With an almost identical name, the two poems, “Mosquitoes” by David Campbell and “Mosquito” by John Updike share the theme on mosquitoes. However, both composers had used different language techniques and tone to express their differing opinions on mosquitoes. Whereas Campbell describes mosquitoes as “our babies”, Updike displays mosquitoes in a more negative view such as our opponent.
In addition to presenting and sharing the same subject, the poems also similar in the following ways, such as the structure used and the employment of numerous poetic devices. Firstly, the structure of both poems is arranged in stanza form, breaking the poem into manageable parts. As for the poetic devices, the most common ones used are metaphor, as in “mosquitoes are blood relations”, simile, “they work like surgeons” and personification, “stealing through the windows” Another language feature is the use of emotive words such as “remorse”, “jealous” to provoke an emotion and persuading the reader into emphasizing with the composer.
Despite the similarities, the two poems are very different in many ways such as tone, the relationship between the insect and human, the use of imagery and the different rhyming patterns. Firstly, the tone between the poems is very dissimilar. Whereas “Mosquitoes” by Campbell present a close, humble and familiar tone like a family; “Mosquito” by Updike display a hostile and resentful tone. The tone can be depicted from the use of bias word such as “blood relationship” and “babies” to create a positive tone while words like “traitor” and “murderer” generate and resentful mood. Thus the image portrayed of the mosquito is different. Where in Campbell’s poem the mosquito is shown as a harmless insect that is dependent on us for survival, “we are their livelihood”, “Loving us…” the poem by Updike shows us that a mosquito is a blood thirsty vampire, “lulled by my blood”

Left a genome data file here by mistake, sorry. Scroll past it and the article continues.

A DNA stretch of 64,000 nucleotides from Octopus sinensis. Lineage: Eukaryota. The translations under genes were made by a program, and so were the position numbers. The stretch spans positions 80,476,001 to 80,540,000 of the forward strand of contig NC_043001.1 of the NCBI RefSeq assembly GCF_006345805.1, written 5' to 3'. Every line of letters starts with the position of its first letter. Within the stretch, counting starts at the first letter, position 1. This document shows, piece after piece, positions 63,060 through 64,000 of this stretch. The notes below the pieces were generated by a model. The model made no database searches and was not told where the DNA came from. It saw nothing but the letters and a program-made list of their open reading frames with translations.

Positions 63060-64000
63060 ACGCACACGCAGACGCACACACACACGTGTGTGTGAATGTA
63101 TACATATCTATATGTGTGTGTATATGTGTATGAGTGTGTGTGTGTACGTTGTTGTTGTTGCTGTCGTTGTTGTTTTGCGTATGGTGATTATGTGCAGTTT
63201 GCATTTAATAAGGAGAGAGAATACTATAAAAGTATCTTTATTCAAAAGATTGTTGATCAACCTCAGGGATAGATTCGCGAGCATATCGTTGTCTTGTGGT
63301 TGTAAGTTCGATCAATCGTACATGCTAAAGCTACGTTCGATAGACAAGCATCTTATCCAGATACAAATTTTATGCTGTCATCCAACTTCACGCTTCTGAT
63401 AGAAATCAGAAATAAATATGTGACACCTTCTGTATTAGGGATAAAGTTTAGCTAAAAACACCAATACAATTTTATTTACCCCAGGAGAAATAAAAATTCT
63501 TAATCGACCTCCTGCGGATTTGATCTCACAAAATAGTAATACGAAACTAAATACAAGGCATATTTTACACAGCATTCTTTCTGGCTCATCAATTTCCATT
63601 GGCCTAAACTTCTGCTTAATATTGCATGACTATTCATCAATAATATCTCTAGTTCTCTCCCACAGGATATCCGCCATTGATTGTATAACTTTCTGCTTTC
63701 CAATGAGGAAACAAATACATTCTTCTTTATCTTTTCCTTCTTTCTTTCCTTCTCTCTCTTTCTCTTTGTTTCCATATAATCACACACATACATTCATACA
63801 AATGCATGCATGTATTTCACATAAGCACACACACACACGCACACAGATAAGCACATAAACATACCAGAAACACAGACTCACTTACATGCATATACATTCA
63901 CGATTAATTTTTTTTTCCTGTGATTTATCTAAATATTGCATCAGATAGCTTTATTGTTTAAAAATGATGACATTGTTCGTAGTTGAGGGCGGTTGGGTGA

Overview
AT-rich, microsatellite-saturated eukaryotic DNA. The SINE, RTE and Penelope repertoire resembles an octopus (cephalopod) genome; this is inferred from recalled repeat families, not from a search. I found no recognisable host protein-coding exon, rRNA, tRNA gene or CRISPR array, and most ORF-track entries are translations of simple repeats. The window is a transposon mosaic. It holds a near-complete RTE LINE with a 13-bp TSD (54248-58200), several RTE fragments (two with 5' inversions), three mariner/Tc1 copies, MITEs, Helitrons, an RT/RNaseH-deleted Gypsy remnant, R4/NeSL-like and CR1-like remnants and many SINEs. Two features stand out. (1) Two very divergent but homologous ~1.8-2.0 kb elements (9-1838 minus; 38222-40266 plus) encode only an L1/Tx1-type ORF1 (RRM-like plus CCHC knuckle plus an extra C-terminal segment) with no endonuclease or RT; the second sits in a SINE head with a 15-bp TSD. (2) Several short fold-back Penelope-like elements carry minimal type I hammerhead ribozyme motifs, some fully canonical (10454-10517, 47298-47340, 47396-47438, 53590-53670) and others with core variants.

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Secondly, the relationship depicted between the human and the mosquitoes differ. In the first one, mosquitoes are portrayed as a close “blood related” family member and are referred to as our “our babies” and “our flesh and blood”. It provokes a sense of warmth as in the phrase “They doze on the white ceiling like the children upstairs” and the need to protect them as we would do to our infants. On the other hand, the alternate poem describes them as an enemy in the dark, cunning and vicious. “I was to him a fragrant lake of blood”. The relationship is violent, and hatred. Furthermore, the relationship is more apparent in the conclusive stanza when one mosquito is killed and the other one live.
Another contrast between the two poems is the different rhythm and use of rhyme. The first one uses a blank verse with no rhyming structure while the second one utilizes a alternate end rhyming pattern. The rhyming pattern gives the poem its rhythm and a consistent beat to it.
Even though these 2 poems share the same theme of mosquitoes, they both express different view on the insect. “Mosquitoes” by Campbell describes mosquitoes as our children as they inherit our blood while “Mosquito” by Updike conveys a totally different vision; mosquitoes as our blood-thirsty enemy. This is achieved by the different use of tone, language and structure, in order to manipulate our thoughts.